There may soon be more than *one way* to drive on a few downtown streets in Sioux City.The city may convert a number of one-ways... into two way traffic.
Talk is cheap, but now city officials are hoping to invest in the expansion of downtown traffic by making 5th, 6th and Douglas Streets two-way.
"It's an opportunity for us to kind of introduce some, uh, and facilitate some different traffic and definitely different traffic flow. So, I think if there is, uh, there is a desire to convert, I think it's really based on, uh, presented businesses and downtown opportunities in a different way," said Public Works Director Jade Dundas."One-way streets are difficult to find your way around in a downtown, especially if you're from out of town," added Mayor Bob Scott."I think it only makes sense to have two-way streets. If you miss your corner, you only have to go around one block, rather than sometimes go around three or four or five to get back to where you want to go." That type of sticky traffic scenario is something downtown businesses say has hurt their potential.
They believe two-way streets could change that. "Well, anytime you've got easier access to a business, people tend to pay more attention so for example, when you're going down a two-way street, like 4th Street for example, you tend to notice the businesses that are around you so that really helps our businesses on 5th and 6th," explained Ragen Cote, executive director for Downtown Partners, an organization representing local city businesses. While downtown businesses and the city are excited for this new venture, but officials say some challenges will arise, including traffic for the two-way street near places like Martin Luther King Transportation Center. Other concerns include the cost of the project and new traffic hazards for drivers, cyclists and pedestrians use to the one-way streets.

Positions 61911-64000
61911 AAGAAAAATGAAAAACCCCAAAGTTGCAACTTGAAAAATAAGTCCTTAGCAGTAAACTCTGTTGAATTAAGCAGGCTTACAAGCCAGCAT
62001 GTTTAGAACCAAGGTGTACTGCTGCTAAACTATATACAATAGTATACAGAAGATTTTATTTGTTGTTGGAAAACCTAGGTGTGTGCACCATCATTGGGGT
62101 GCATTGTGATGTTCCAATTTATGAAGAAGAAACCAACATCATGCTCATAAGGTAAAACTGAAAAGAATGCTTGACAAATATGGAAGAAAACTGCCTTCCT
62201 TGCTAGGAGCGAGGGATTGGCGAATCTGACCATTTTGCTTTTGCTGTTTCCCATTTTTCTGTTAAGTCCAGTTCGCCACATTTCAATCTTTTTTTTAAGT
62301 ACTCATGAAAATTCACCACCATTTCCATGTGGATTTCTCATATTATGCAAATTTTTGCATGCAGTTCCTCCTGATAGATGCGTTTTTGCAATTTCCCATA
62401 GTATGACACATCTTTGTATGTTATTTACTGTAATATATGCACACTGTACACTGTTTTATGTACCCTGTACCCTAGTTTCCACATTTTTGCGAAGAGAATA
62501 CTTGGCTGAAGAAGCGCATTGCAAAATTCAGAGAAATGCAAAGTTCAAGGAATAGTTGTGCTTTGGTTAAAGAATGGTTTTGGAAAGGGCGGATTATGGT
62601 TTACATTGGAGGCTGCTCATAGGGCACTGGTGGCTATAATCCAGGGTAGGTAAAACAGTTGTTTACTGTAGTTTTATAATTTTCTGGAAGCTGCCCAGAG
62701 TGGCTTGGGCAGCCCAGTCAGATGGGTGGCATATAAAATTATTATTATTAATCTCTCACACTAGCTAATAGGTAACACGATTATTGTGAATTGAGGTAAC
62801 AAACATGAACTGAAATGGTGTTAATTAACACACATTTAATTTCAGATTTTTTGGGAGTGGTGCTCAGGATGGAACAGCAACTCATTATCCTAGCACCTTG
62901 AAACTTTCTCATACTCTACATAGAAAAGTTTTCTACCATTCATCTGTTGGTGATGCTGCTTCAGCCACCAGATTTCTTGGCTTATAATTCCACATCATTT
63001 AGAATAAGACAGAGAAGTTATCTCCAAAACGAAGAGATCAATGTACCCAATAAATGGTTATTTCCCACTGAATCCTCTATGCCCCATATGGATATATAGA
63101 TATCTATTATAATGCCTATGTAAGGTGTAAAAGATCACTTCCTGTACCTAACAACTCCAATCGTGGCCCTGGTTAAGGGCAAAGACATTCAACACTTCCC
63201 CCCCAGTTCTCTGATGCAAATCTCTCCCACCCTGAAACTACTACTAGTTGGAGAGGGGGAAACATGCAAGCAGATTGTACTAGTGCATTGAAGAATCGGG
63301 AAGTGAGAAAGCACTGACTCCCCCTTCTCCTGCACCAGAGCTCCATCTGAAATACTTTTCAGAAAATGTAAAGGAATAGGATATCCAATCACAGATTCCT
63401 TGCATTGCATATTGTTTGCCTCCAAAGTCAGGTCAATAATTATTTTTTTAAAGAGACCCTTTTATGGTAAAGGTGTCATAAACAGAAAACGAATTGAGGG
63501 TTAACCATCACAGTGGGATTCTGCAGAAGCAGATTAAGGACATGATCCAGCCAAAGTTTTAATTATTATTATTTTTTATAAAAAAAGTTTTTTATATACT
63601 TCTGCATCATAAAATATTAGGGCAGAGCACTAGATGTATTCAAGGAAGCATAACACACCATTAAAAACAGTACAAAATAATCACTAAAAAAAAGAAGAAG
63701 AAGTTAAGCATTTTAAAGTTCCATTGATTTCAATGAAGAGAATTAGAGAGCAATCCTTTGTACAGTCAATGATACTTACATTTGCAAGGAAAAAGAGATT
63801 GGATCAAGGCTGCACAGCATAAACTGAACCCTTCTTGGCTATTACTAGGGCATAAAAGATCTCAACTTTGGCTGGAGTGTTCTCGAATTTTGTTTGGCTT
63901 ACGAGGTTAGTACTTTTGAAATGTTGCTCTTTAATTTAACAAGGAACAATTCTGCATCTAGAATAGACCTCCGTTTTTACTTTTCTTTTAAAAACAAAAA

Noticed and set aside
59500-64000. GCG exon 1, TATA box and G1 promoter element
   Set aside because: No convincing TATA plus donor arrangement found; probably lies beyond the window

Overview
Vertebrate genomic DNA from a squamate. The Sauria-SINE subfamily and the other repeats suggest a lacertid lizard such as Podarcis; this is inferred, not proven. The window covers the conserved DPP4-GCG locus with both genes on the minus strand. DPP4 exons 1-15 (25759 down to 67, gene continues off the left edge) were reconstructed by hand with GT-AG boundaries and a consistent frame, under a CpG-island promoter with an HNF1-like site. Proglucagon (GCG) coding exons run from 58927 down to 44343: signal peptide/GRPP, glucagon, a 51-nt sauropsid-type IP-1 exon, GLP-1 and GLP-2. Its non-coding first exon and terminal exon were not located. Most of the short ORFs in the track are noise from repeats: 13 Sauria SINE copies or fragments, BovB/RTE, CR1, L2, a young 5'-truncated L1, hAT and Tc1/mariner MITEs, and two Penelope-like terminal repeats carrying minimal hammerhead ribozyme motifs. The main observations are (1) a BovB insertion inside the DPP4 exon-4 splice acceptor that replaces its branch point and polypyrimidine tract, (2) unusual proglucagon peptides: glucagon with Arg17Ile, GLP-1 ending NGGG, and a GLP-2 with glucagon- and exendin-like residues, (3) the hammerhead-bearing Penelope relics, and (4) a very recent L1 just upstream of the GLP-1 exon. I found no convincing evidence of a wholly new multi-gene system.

But for people on Pierce and Nebraska Streets, you won't see any changes.
Those streets will remain one-way because of their key access to Interstate-29.
Officials will present the preliminary design in February.
The public will also be able to give their input.
If approved, the installation of signs and signals for two-way streets could start as early as 2015.
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